To the regulars around Guilford Street in Baltimore, where many of the city’s less fortunate congregate, the woman who started hanging around recently seemed out of place. “She didn’t know her way around,” says James Williams, 51, who is homeless. “She looked scared,” adds Lavern Johnson, 50, also homeless. “You could tell she was different,”
Indeed, noticing the unfamiliar face, a woman who works in the area approached the stranger and found out her name: Katie. An Internet search of missing persons took her to the Web site of Rob Corcoran, whose wife Katie, 35, who suffers from severe mental illness, had checked out of a psychiatric hospital on Sept. 5 and gone missing. The good Samaritan contacted Rob on Nov. 10. The next day Rob was on the street, walking up to his wife, anxious to see if she was all right, or even if she would recognize him. She did. “He asked her if she wanted to come home,” says Michael Akkaoui, the president of the metal-finishing company where Rob works, “and she said ‘yes.'”
With that simple reply, the family’s nine-week ordeal of worry over her fate ended in relief. From the antiques-filled farmhouse in Lincoln, R.I., that he shared with Katie, a stay-at-home mom, and their two children, Rob, 37, had mounted a massive search effort for his wife, who he says was diagnosed with a postpartum “delusional disorder.” Teams of volunteers searched soup kitchens and shelters throughout the northeast. “It’s just awful to have a child you bring into the world and not know if they are safe or alive,” says her mother Nancy Newell. “That’s devastating.”
No one close to Katie saw the troubles coming. When her first son Thomas was born in 2003 she took to motherhood with joy. She gave up her job at a computer company and handled all the childcare. “She just beamed on her son,” says best friend Joanne Medici. “Being married, having a child, were pretty much what she dreamed of.” Her response when Chase was born in January was far different. Within weeks Rob would awaken at night to find Katie wandering around the house. When he asked his wife what was troubling her, recalls Rob, “She said she didn’t want to have anything to do with me, the kids or her family.” Instead, Katie, who had never even been a churchgoer, poured all her energy into religion, taking up, by turns, Buddhism, Catholicism and Christian Science.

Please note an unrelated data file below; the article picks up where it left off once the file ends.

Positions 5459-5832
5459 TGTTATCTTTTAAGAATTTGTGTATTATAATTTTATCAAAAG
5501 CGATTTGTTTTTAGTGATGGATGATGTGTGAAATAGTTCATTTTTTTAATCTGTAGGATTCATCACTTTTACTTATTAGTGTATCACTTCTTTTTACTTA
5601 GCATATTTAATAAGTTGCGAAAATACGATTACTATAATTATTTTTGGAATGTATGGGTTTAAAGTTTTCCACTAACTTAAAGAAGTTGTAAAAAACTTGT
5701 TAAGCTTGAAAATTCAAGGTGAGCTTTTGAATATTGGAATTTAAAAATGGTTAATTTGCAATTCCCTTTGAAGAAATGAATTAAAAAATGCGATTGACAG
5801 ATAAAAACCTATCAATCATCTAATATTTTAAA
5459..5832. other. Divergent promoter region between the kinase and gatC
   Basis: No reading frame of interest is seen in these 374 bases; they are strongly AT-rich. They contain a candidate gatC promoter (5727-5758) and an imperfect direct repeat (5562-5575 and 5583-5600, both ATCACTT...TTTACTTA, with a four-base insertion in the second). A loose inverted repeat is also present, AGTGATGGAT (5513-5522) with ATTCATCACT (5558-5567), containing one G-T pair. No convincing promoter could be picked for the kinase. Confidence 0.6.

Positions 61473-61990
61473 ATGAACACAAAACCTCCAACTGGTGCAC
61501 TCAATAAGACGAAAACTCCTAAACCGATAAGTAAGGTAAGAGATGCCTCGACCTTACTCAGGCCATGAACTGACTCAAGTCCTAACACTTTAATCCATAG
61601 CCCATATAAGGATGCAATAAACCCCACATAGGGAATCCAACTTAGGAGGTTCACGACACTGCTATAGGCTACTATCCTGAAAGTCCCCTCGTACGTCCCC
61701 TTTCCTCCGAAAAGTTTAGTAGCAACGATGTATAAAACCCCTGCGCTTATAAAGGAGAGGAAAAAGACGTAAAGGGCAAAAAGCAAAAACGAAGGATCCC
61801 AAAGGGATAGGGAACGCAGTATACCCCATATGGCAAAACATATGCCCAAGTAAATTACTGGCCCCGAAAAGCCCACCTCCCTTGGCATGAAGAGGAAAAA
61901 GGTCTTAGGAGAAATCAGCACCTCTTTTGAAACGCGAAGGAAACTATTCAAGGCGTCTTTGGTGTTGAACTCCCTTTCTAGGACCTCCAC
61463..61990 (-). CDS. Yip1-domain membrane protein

Rob quickly moved to get treatment for Katie. In April he took her out to California, where she was hospitalized for two weeks while her mother took care of Chase. But she often refused to take her medication, hiding the pills in her cheek. Finally, in August, Rob coaxed her into entering Butler Hospital, a private facility in Providence. But she immediately wanted out and doctors there told Rob that without her cooperation there was little they could do for her. “They didn’t feel they could hold her,” says Rob. On the morning of Sept. 5, he and his mother-in-law were on their way to pick up Katie when they learned she had been allowed to leave.
In the following weeks there were several sightings of her, including Newport and New York City. It is unclear how she got to Baltimore or how she was getting by, but she appeared to be physically okay and was asking about her kids. As for the good Samaritan in Baltimore, who insisted on remaining anonymous, she and a friend refused the $50,000 reward Rob Corcoran’s company had raised, preferring that the money go to Katie’s treatment. “These two young ladies have been nothing short of amazing,” says Akkaoui. “They said we don’t need a reward.”